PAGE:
• Ellery Queen – The title character "was a private detective without official police affiliation who was often called into cases by his father, a police inspector."[7] Dunning commented, "Queen was portrayed throughout as a modern-day Sherlock with a fine eye for clues." [1] He was played by Hugh Marlowe (1939–1940), Carleton Young (1942–43), Sydney Smith (1943–44, 1945–47), Lawrence Dobkin (1947–48) and Howard Culver (1948).[1] The program's producers made a conscious effort to create a certain mystique about the character of Ellery Queen by not identifying the actors who portrayed him. An article on The Digital Deli Too website reported: "Hugh Marlowe ... remained cleverly unidentified as the voice of Ellery Queen. That gambit continued for the remainder of the various runs of the canon irrespective of the network or sponsor." [4]
  • Richard Queen – Ellery's father was a police inspector,[7] played by Santos Ortega (1939–1947), Bill Smith (1947) and Herb Butterfield (1947–1948).[1]
  • Nikki Porter – A character who had not appeared in the Ellery Queen written material, Porter was added to the program "[i]n order to provide the mandatory 'love interest' that was supposed to attract the female audience." [3] Described as "his comely, copper-haired secretary,"[8] she was played by Marion Shockley (1939–1944), Barbara Terrell (1945), Gertrude Warner (1945–46), Charlotte Keane (1946–47), Virginia Gregg (1947) and Kaye Brinker (1948).[1] Two of the actresses wed key men in the production of the program. Shockley and producer-director George Zachary were married in 1939,[3] and Brinker married Queen's co-creator Manfred Lee in 1942.[9]
  • Sergeant Velie – Inspector Queen's assistant, described by one researcher as "doughty",[3] apparently did not have a first name in the radio program. He was played by Howard Smith (1939), Ted de Corsia (1939–47), Ed Latimer (1947) and Alan Reed (1947).[1]

Announcers were Ken Roberts (1939–40), Bert Parks (1940), Ernest Chappell (1942–44), Don Hancock (1947), Paul Masterson (1947),[1] and Roger Krupp[10] The musical directors were Lyn Murray[11] and Charles Paul.[12]

Broadcast history[edit]

Starting Date Ending Date Network Sponsor/Notes
June 18, 1939 September 22, 1940 CBS initially sustaining;[nb 1] then Gulf Oil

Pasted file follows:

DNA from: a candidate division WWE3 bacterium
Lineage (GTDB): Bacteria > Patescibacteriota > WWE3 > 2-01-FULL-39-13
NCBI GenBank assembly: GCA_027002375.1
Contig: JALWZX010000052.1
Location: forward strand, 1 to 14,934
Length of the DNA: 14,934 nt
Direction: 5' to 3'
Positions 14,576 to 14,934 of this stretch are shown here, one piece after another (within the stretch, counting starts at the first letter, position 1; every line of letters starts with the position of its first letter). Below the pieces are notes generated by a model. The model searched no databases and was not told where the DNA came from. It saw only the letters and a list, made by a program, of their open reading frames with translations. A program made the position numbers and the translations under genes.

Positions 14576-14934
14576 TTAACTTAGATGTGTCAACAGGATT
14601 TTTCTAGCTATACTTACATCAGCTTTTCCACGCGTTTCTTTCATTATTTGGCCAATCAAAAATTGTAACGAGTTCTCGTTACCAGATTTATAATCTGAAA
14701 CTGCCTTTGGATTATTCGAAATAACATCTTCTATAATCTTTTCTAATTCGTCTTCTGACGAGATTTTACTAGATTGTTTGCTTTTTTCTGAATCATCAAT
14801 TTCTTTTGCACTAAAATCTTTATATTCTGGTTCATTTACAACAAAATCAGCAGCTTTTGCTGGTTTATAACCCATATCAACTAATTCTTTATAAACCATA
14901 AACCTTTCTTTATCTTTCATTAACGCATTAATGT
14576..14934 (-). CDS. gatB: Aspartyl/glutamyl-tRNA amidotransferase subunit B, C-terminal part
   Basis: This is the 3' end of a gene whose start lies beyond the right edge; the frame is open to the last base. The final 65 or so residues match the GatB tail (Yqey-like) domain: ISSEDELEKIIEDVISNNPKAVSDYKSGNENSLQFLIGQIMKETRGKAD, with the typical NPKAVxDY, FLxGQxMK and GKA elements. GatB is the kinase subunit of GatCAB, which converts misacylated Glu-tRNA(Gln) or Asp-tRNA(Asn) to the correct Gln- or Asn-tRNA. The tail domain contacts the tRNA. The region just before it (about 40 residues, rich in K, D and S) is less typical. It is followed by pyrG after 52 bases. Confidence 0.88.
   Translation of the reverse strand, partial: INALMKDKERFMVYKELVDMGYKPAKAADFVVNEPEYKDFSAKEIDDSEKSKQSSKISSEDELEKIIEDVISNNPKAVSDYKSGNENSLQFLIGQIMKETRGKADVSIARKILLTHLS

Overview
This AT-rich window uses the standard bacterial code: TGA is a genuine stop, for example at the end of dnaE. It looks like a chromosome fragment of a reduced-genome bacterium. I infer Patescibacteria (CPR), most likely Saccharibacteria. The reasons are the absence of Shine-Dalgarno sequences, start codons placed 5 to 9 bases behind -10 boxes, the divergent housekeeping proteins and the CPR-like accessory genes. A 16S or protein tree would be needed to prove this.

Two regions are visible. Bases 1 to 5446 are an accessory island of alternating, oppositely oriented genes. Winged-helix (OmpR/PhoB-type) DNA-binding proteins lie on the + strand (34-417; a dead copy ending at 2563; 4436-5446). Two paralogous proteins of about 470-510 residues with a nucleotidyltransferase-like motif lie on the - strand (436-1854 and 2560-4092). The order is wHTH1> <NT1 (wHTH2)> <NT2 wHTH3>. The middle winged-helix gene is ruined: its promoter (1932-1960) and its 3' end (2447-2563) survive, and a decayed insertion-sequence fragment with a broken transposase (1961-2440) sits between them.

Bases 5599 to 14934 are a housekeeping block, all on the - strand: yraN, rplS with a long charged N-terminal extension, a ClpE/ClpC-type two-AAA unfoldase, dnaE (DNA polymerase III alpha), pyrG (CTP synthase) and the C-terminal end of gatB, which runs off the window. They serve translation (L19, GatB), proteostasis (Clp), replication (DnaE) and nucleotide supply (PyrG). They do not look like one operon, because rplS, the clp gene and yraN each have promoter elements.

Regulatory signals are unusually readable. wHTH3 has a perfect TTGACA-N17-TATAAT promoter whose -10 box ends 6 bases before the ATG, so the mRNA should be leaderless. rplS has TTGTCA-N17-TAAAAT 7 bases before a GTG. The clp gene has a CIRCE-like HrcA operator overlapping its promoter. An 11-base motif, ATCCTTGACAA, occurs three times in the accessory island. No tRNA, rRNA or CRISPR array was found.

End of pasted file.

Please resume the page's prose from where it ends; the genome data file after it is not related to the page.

January 10, 1942 December 30, 1944 NBC Bromo-Seltzer
January 24, 1945 April 16, 1947 CBS Anacin
June 1, 1947 September 21, 1947 NBC Anacin (summer replacement for The Bob Burns Show[13])
November 27, 1947 May 27, 1948 ABC sustaining


In 1946, The Adventures of Ellery Queen and Mr. and Mrs. North received the first Best Radio Drama Edgar Award awards from the Mystery Writers of America.[14]

See also[edit]

  • Ellery Queen for information about the Ellery Queen character
  • Ellery Queen (TV series) for information about the 1975-76 NBC/Universal television series featuring the Ellery Queen character.


  1. ^ a b c d e f g h Dunning, John. (1998). On the Air: The Encyclopedia of Old-Time Radio. Oxford University Press. ISBN 978-0-19-507678-3. P. 182.
  2. ^ "The Good Luck Club Presents "The Adventures of Ellery Queen" -- and We Make a Correction" (PDF). Radio Guide. 9 (17): 2. February 9, 1940. Retrieved 6 June 2014.
  3. ^ a b c d Nevins, Francis M. "The Radio Adventures of Ellery Queen: The First Season". Old Time Radio Researchers Group. Retrieved 6 June 2014.
  4. ^ a b c "The Adventures of Ellery Queen Radio Program". The Digital Deli Too. Retrieved 6 June 2014.
  5. ^ Harmon, Jim. (2001). The Great Radio Heroes. McFarland & Company, Inc. ISBN 978-0-7864-0850-4. P. 118.
  6. ^ "10 Percent of 0 Is 0: Agents Driven Nuts by Hordes of Name Performers Asking Guest Appearances on 'Prestige' Airings". Billboard. December 19, 1942. Retrieved 6 June 2014.
  7. ^ a b Reinehr, Robert C. and Swartz, Jon D. (2008). The A to Z of Old Time Radio. Scarecrow Press, Inc. ISBN 978-0-8108-7616-3. P. 14.
  8. ^ "Ellery Queen Begins New Sunday Hour". Harrisburg Telegraph. April 27, 1940. p. 18. Retrieved March 14, 2015 – via open access
  9. ^ Shreve, Ivan G. Jr. "…the logical successor to Sherlock Holmes…". Best (and Worst) of Thrilling Days of Yesteryear. Retrieved 6 June 2014.
  10. ^ Terrace, Vincent (1981), Radio's Golden Years: The Encyclopedia of Radio Programs 1930-1960. A.S. Barnes & Company, Inc. ISBN 0-498-02393-1. Pp. 5-6.
  11. ^ "Maestro Reveals Tricks of Cueing Music to Mystery". Harrisburg Telegraph. March 2, 1940. p. 19. Retrieved September 25, 2015 – via open access
  12. ^ Lesser, Jerry (January 31, 1942). "Radio Talent: New York" (PDF). Billboard. p. 7. Retrieved 15 March 2015.
  13. ^ "Ellery Queen". Variety. June 4, 1947. p. 29. Retrieved 7 November 2015.
  14. ^ "(photo caption)" (PDF). Broadcasting. July 15, 1946. p. 91. Retrieved 24 December 2015.


  1. ^ "Sustaining" means the program had no sponsor.

External links[edit]


Streaming audio[edit]


Short stories based on radio program[edit]